JPMorgan Chase CEO and Chairman Jamie Dimon and Los Angeles Mayor Eric Garcetti celebrated the graduation of the first class of The Fellowship Initiative in Los Angeles April 30, a JPMorgan Chase college-access program for young men of color that provides academic, leadership, mentoring and experiential learning opportunities for students in Los Angeles, Chicago and New York.

On Sunday, JPMorgan Chase also announced the launch of the second class of The Fellowship Initiative (TFI) this fall in Los Angeles. The 45 new fellows will be announced later in 2017.

For three years, 40 high school boys from local high schools including Crenshaw High School, Artesia High, King Drew High and View Park Prep have spent three Saturdays a month at the JPMorgan Chase downtown offices to develop the knowledge, skills and networks needed to complete high school and succeed in college and beyond.

The program saw great results:

o 100% of the fellows who completed the pilot program will graduate from high-school on time

o 36 have gained admission to four-year colleges. The remaining four are waiting for acceptance letters.

o One student was admitted to six Ivy League schools

o About 70% of the Fellows were the first in their family to attend college

Dimon, who traveled to Los Angeles to meet the fellows, was delighted with their success.

“We launched TFI because we wanted to help improve outcomes for young men of color by giving them greater access to opportunity,” he said. “Too many young people in our cities aren’t graduating from high school. Businesses have a responsibility to help. You can’t operate in a community and not participate. We have learned that the right combination of exposure, including intensive academic, mentoring and leadership training, can help.”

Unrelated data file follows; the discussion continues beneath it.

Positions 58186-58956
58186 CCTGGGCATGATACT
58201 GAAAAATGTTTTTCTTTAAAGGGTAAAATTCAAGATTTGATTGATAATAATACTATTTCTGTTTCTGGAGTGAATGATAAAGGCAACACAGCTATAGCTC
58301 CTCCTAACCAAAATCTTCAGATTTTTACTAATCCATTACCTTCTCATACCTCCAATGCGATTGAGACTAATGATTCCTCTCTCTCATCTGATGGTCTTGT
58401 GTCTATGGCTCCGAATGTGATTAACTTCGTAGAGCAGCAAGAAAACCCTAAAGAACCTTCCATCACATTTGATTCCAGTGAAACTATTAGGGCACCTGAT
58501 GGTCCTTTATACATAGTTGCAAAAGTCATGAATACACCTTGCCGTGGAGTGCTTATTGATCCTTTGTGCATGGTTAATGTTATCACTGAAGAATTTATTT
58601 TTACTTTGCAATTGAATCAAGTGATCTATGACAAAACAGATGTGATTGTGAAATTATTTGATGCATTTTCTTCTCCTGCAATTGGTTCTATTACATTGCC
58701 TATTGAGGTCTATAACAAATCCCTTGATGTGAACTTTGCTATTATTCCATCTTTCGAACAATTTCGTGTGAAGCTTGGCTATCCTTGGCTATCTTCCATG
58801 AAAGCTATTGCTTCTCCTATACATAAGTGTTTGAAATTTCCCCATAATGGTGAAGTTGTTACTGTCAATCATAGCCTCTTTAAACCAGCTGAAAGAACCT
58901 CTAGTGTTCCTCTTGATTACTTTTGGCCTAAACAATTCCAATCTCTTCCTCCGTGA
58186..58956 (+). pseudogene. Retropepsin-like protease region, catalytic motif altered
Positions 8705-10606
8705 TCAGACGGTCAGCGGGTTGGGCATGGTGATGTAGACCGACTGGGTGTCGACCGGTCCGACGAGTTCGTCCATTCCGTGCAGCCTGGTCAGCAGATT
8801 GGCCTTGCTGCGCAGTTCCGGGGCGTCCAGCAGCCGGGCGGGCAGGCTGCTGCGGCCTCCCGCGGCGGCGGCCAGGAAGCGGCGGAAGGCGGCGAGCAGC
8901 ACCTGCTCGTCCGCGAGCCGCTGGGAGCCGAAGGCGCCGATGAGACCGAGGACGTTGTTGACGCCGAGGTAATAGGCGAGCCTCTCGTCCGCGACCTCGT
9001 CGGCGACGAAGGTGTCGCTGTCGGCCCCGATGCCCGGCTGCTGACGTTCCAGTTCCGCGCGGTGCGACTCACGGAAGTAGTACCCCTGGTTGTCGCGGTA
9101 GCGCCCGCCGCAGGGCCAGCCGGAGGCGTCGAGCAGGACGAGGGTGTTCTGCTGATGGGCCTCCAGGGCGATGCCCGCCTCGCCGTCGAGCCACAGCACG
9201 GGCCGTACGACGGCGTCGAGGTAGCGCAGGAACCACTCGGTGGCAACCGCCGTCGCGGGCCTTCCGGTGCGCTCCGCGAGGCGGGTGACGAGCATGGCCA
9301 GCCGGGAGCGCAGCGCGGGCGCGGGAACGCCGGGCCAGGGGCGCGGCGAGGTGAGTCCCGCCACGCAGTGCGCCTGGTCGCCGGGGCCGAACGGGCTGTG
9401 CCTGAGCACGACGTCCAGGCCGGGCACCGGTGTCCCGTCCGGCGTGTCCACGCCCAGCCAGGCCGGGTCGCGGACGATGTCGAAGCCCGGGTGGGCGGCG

TFI was life changing for many of the students, some of whom had never left Los Angeles. Last summer, the boys traveled to South Africa and stood in the jail cell of Nelson Mandela. In 2015, they went on an Outward Bound camping trip in Northern California, hiking over mountains and cooking over fires. They traveled to Sacramento and met state legislators. They met a Hollywood producer and dancers from the Alvin Ailey American Dance Theater.

“TFI was so much more than I expected,” said Chuck Uzoegwu, a senior at King Drew High School who has been accepted to six Ivy League Schools: U Penn, Cornel, Columbia, Dartmouth, Brown and Princeton.

“When I started the program, I had good grades already,” he said. “But I didn’t have a lot of experience visiting colleges or meeting new people. I had never backpacked, kayaked or rock climbed. I never expected to go to Africa. Standing in Nelson Mandela’s jail cell gave me a greater level of appreciation of what I have. The trials I may face now are nothing. My goal is to work as a computer programmer at a major tech company. I’d also like to launch a start-up.”

Jose Padua, a senior at Artesia High School, was also changed by the program. “My parents are from the Philippines,” he said. “They didn’t understand the American school system and I didn’t know how to transition to college.”

After visiting numerous colleges and experiencing the Outward Bound and South Africa trips, Padua feels more confident. “We had to walk for 10 days in the woods, carrying a backpack. We ate fried baloney, mac and cheese with chili from a can and pita bread with tomato paste,” he said. “There were no showers and we had to put bleach in our drinking water to kill the bacteria. But I did it!

“In South Africa, I thought it was freezing. I had on three jackets that first day. I’ve never been anywhere that cold. It was 20 degrees. We went on safari and I saw elk, hyenas and giraffes up close. The whole experience changed me. “

Padua said he’s ready now for college. He’s been accepted to a number of schools, including UC Berkley and UCLA. He said, “I hope to become a nurse and then eventually a doctor.”